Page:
The Senate on Thursday took up legislation to address foreclosures and other problems related to what some have called the worst housing slump since the Great Depression. The bill could be approved by the Senate as early as this week after Senator Bernie Sanders and others offer amendments to improve the compromise measure. Sanders said he would propose a cap on interest rates that banks and credit card companies may charge. "Given the severe problems in the housing market and credit card interest rates which are as high as 30 percent, the time is long overdue for Congress to say enough is enough," Sanders said. "We must put a cap on the amount of interest that mortgage companies, banks and credit card companies can charge their customers, and I intend to introduce legislation to do just that."
The Sanders measure would outlaw interest charges of more than 14 percent if it were in force today. The adjustable cap would be pegged to the interest rate that the Internal Revenue Service charges late income tax filers, a rate that may fluctuate every three months.
Sanders' proposal is patterned on Republican-sponsored legislation that won overwhelming Senate approval in 1991, but never became law. At the time, then Senator Alfonse D'Amato sponsored the bill that drew strong bipartisan backing.
"The problem is even more severe today," Sanders said. A recent report found that one-third of all credit card holders in this country are paying interest rates above 20 percent and as high as 41 percent - more than double what they paid in interest in 1990. Between 1989 and 2006, Americans' overall credit card debt grew by 315 percent from $211 billion to $876 billion.
One-third of low- and middle-income families reported going into credit card debt to pay for rent, utilities, and food in 2006. That same year Americans charged $51 billion worth of fast food on their credit cards, a 29-fold increase since 2001. As a result, credit card companies raked in $90.1 billion in interest in 2006 alone.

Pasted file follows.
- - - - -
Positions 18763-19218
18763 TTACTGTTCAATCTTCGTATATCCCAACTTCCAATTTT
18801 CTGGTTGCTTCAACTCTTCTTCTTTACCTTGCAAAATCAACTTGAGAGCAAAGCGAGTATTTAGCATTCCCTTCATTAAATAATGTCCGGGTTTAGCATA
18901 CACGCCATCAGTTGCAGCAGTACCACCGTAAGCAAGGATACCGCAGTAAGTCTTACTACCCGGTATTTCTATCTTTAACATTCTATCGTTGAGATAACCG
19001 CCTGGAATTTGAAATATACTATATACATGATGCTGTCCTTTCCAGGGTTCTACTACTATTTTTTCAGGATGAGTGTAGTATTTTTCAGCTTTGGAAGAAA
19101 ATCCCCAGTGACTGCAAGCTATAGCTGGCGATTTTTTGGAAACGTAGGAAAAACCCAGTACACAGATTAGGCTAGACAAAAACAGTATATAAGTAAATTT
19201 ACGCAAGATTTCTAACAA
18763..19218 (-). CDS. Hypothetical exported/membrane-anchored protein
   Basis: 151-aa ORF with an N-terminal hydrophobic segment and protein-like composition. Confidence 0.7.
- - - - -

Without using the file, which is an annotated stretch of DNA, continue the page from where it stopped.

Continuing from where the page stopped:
Even worse, the Center for Responsible Lending found that some American consumers are paying interest rates for payday loans as high as 800 percent.
The home mortgage meltdown has aggravated the credit card crisis. "As hundreds of thousands of American home owners fall behind on their mortgage payments, more people are turning to short-term loans with sky-high interest rates just to get by," the Reuters news service recently reported. "Evidence from nonprofit credit and mortgage counselors suggests that the number of people using these so-called pay day loans is growing as the U.S. housing crisis deepens, a negative sign for economic recovery." A recent front page story in USA Today drove home the link between home mortgages and credit card debts: "Even as the Federal Reserve has aggressively slashed short-term interest rates, banks are raising rates on credit cards."
The Federal Reserve has slashed key interest rates five times from a high of 5.25 percent down to 2.25 percent. Credit card interest rates should be going down, not up. Interest rates for payday loans should be going down, not up. Mortgage interest rates should be going down, not up.
Under current law, credit card companies are able to raise interest rates at any time for any reason. That's exactly what Bank of America did, according to a recent Businessweek article. "Bank of America sent letters notifying some responsible cardholders that it would more than double their rates to as high as 28 percent, without giving an explanation for the increase. Fine print at the end of the letter advised calling an 800-number for the reason, but consumers who called say they were unable to get a clear answer. What's striking is how arbitrary the Bank of America rate increases appear, credit industry experts say."
The Sanders Amendment faces formidable opposition. In 2006, the top five credit card companies — JPMorgan Chase, Bank of America, Citibank, Capital One, and HSBC — made $8.5 million in congressional campaign contributions. They will be doing everything they can to defeat his amendment.
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